This manuscript was prepared using an Osteoarthritis Initiative (OAI) public use data set and does not necessarily reflect the opinions or views of the OAI investigators, the NIH, or the private funding partners.
Is symptomatic knee osteoarthritis a risk factor for a trajectory of fast decline in gait speed? Results from a longitudinal cohort study†
Article first published online: 30 JAN 2013
Copyright © 2013 by the American College of Rheumatology
Arthritis Care & Research
Volume 65, Issue 2, pages 187–194, February 2013
How to Cite
White, D. K., Niu, J. and Zhang, Y. (2013), Is symptomatic knee osteoarthritis a risk factor for a trajectory of fast decline in gait speed? Results from a longitudinal cohort study. Arthritis Care Res, 65: 187–194. doi: 10.1002/acr.21816
- Issue published online: 30 JAN 2013
- Article first published online: 30 JAN 2013
- Accepted manuscript online: 16 AUG 2012 08:52PM EST
- Manuscript Accepted: 27 JUL 2012
- Manuscript Received: 20 FEB 2012
- American College of Rheumatology/Rheumatology Research Foundation Rheumatology Investigator Award
- Boston Claude D. Pepper Older Americans Independence Center. Grant Number: P30-AG031679
- Foundation for Physical Therapy Geriatric Research Grant
- NIH. Grant Number: AR47885
- NIH, a branch of the Department of Health and Human Services. Grant Numbers: N01-AR-2-2258, N01-AR-2-2259, N01-AR-2-2260, N01-AR-2-2261, N01-AR-2-2262
- OAI Study Investigators
- Merck Research Laboratories
- Novartis Pharmaceuticals Corporation
- Pfizer, Inc.
- Foundation for the NIH
Vol. 65, Issue 4, 666, Article first published online: 28 MAR 2013
Gait speed is an important marker of health in adults and slows with aging. While knee osteoarthritis (OA) can result in difficulty walking, it is not known if radiographic knee OA (ROA) and/or knee pain are associated with a fast decline trajectory of gait speed over time.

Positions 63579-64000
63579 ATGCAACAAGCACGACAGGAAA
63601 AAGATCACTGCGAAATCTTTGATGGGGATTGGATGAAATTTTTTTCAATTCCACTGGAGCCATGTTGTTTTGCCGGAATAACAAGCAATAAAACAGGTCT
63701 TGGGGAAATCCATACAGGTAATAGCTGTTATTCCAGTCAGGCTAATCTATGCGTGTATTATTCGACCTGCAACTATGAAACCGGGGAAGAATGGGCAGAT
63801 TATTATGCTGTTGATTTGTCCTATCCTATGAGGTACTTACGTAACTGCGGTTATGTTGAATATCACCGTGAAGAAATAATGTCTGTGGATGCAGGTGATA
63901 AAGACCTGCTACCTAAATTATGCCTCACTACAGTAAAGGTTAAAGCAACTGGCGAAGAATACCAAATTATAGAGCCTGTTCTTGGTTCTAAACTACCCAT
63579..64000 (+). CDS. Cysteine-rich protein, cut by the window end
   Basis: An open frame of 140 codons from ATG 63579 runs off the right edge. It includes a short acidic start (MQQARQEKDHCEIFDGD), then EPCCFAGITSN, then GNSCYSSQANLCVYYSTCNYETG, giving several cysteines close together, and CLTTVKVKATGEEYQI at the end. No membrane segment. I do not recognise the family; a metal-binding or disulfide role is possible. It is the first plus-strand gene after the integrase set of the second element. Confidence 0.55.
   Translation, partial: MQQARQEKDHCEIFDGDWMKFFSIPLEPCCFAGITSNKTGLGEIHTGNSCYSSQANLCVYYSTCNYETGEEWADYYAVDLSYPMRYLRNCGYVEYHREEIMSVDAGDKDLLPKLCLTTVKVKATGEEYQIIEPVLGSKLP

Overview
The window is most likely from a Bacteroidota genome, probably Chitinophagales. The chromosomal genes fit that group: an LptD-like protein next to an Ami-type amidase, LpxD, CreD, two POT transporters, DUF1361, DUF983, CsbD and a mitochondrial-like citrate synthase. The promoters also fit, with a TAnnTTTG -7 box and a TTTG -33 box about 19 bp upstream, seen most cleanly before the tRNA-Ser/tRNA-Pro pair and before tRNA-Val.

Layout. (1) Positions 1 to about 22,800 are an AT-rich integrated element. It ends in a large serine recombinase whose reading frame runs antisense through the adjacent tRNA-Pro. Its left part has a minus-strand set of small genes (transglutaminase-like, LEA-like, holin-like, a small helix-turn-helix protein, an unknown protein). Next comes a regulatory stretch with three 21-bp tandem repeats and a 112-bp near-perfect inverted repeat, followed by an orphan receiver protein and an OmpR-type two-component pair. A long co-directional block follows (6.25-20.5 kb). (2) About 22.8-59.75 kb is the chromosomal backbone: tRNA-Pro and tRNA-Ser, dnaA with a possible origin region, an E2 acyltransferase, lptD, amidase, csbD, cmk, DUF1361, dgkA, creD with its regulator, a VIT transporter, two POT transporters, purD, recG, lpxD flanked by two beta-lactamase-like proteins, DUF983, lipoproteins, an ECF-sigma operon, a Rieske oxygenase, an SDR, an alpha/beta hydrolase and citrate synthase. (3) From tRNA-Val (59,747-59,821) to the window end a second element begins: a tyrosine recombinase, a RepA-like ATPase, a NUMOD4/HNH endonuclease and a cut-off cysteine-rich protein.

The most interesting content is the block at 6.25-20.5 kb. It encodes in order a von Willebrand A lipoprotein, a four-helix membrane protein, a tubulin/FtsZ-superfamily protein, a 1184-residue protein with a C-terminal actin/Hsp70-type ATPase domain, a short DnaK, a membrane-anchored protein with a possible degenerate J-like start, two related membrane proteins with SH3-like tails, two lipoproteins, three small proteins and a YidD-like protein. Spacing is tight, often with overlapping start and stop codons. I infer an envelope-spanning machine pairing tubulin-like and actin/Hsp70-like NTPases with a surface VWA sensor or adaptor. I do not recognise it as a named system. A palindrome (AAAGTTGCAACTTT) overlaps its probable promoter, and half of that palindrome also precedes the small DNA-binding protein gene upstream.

Gait speed trajectories were constructed using a multinomial modeling strategy from repeated 20-meter walk tests measured annually over 4 years among participants from the Osteoarthritis Initiative, a prospective cohort study of adults ages 45–79 years at baseline with or at high risk of knee OA. We grouped participants into 4 knee OA categories (having neither ROA nor knee pain, ROA only, knee pain only, or symptomatic knee OA [ROA and pain]) and examined their association with trajectories of gait speed using a multivariable polytomous regression model adjusting for age and other potential confounders.
Of the 4,179 participants (mean ± SD age 61.1 ± 9.1 years, 57.6% women, mean ± SD body mass index 28.5 ± 4.8 kg/m2), 5% (n = 205) were in a fast decline trajectory, slowing at a rate of 2.75%/year. People with symptomatic knee OA had an almost 9-fold risk (odds ratio 8.9; 95% confidence interval [95% CI] 3.1, 25.5) of being in a fast decline trajectory compared with those with neither pain nor ROA. Participants with knee pain had 4.5 times the odds of a fast decline (95% CI 1.4, 14.6), and those with ROA only had a slight but non–statistically significant increased risk.
People with symptomatic knee OA have the highest risk of a fast decline trajectory of gait speed compared with people with ROA or pain alone.